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Innovative cooking academy inspired by Nuno Mendes set to launch in basement of Old Street office block

PUBLISHED: 12:08 11 October 2017 | UPDATED: 12:20 11 October 2017

Nuno Mendes. Picture: Jamie Orlando Smith

Nuno Mendes. Picture: Jamie Orlando Smith

Archant

A cooking academy inspired by an innovative Portuguese chef is set to be launched in Old Street.

The basement of the White Collar Factory – an office building near the Old Street roundabout – is going to be transformed into a bustling marketplace of food stalls, training kitchens, small restaurants and even a 30-seater “taster room” for emerging chefs to master their craft and gain a footing in an increasingly competitive culinary world.

Inspiration comes from Nuno Mendes, head chef at celebrity hangout the Chiltern Firehouse, who was involved in the planning stages of the scheme.

Mendes is known for his banquet-style cuisine and penchant for tasting menus and street food.

The operators of the Old Street venture, The Long Table, want to replicate his methods by cooking on a grander scale, but with a heavy emphasis on training up young chefs.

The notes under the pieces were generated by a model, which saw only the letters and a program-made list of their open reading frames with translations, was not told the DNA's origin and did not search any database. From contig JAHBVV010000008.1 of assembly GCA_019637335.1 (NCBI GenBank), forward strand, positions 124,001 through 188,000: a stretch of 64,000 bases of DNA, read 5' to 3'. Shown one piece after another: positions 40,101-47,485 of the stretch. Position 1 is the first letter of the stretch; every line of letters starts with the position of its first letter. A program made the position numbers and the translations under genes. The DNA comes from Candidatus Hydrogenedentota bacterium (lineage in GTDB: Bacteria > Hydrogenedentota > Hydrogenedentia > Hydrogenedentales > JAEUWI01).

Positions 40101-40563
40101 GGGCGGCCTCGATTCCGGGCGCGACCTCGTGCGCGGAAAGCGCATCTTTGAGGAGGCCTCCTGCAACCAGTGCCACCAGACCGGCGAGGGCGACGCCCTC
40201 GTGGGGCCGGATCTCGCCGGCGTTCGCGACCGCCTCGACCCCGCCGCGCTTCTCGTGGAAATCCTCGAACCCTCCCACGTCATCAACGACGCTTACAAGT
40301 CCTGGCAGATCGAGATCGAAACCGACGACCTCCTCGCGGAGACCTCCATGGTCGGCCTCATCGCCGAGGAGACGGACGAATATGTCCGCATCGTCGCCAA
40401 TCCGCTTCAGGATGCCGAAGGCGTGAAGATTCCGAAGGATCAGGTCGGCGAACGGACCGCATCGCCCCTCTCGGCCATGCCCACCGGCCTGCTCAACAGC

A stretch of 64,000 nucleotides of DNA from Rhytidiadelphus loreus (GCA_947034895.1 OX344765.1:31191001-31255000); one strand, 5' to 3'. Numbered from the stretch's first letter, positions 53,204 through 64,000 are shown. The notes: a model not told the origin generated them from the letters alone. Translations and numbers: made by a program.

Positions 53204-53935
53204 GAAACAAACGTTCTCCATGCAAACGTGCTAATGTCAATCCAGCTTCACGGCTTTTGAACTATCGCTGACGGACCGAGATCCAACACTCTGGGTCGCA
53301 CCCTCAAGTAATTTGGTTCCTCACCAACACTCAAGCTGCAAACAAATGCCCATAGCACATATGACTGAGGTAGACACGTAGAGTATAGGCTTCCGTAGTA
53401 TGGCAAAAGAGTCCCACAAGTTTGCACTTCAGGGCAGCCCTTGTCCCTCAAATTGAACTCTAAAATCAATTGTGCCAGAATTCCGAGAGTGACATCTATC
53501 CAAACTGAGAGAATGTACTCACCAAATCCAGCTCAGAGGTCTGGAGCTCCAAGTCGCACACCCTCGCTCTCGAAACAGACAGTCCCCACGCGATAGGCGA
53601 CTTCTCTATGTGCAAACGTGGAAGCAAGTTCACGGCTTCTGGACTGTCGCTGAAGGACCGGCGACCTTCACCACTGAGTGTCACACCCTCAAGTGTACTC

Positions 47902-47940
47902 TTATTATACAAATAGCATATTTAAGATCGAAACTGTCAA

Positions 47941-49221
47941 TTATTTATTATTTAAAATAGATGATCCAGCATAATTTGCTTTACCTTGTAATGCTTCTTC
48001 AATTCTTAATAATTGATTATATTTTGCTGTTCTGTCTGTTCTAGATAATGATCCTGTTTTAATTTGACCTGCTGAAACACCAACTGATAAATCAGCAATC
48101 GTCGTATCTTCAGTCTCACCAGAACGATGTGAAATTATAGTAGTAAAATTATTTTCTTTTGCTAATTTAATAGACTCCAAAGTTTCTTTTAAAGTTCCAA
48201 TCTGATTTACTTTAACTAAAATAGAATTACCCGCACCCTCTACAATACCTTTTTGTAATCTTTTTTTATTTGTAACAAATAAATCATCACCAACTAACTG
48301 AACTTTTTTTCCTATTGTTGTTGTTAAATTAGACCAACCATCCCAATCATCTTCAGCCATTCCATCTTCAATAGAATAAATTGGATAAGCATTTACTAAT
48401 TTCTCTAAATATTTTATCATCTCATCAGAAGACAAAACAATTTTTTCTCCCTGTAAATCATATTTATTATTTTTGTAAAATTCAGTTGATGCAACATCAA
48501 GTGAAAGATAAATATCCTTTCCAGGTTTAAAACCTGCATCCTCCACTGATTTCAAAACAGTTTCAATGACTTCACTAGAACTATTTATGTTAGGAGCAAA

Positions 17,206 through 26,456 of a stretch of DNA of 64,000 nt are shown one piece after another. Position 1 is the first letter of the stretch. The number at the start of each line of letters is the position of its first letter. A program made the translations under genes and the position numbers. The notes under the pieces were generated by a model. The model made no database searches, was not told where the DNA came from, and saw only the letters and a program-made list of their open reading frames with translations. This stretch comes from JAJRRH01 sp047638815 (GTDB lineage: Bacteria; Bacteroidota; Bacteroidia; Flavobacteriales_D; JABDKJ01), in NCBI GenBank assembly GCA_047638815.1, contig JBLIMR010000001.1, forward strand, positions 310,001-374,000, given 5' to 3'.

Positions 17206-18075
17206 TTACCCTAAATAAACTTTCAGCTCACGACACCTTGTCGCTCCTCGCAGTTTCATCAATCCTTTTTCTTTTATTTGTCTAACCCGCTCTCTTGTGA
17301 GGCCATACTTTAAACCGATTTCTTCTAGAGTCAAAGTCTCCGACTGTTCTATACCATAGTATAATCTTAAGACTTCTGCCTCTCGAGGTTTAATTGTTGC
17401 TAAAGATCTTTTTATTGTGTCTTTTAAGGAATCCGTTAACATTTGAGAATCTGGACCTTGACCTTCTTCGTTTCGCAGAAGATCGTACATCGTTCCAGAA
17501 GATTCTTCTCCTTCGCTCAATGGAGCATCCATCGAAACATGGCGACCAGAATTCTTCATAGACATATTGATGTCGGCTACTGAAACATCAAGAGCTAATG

In partnership with Islington Council, which will be providing its “iWork for business” recruitment service, there will be almost 100 full-time employment opportunities provided on site, as well as 74 chef positions available – they will be tasked with working towards cooking and serving their food at one of the 17 food outlets in place.

Town hall business boss Cllr Asima Shaikh said: “Right from the outset we worked with the developer and the Long Table to make sure our residents had a stake in the economic benefits of the project.

“In addition, we have secured two units there for 15 years at a peppercorn rent that will become an affordable workspace offering even 
more employment and training opportunities for residents.”

There will also be restaurant space in the basement and on the first floor of the building.

Another aspect of the scheme will see schoolkids offered work experience placements in one of the training kitchens, with Central Foundation Boys’ School and the old Mount Carmel School – now Highgate Hill School – both showing interest before plans were approved at a town hall planning meeting on Monday night.

Developers believe the training centre will give aspiring chefs the “support structure to start trading and showcasing their work” without the significant upfront costs that would normally be expected with opening and running a small restaurant in London.

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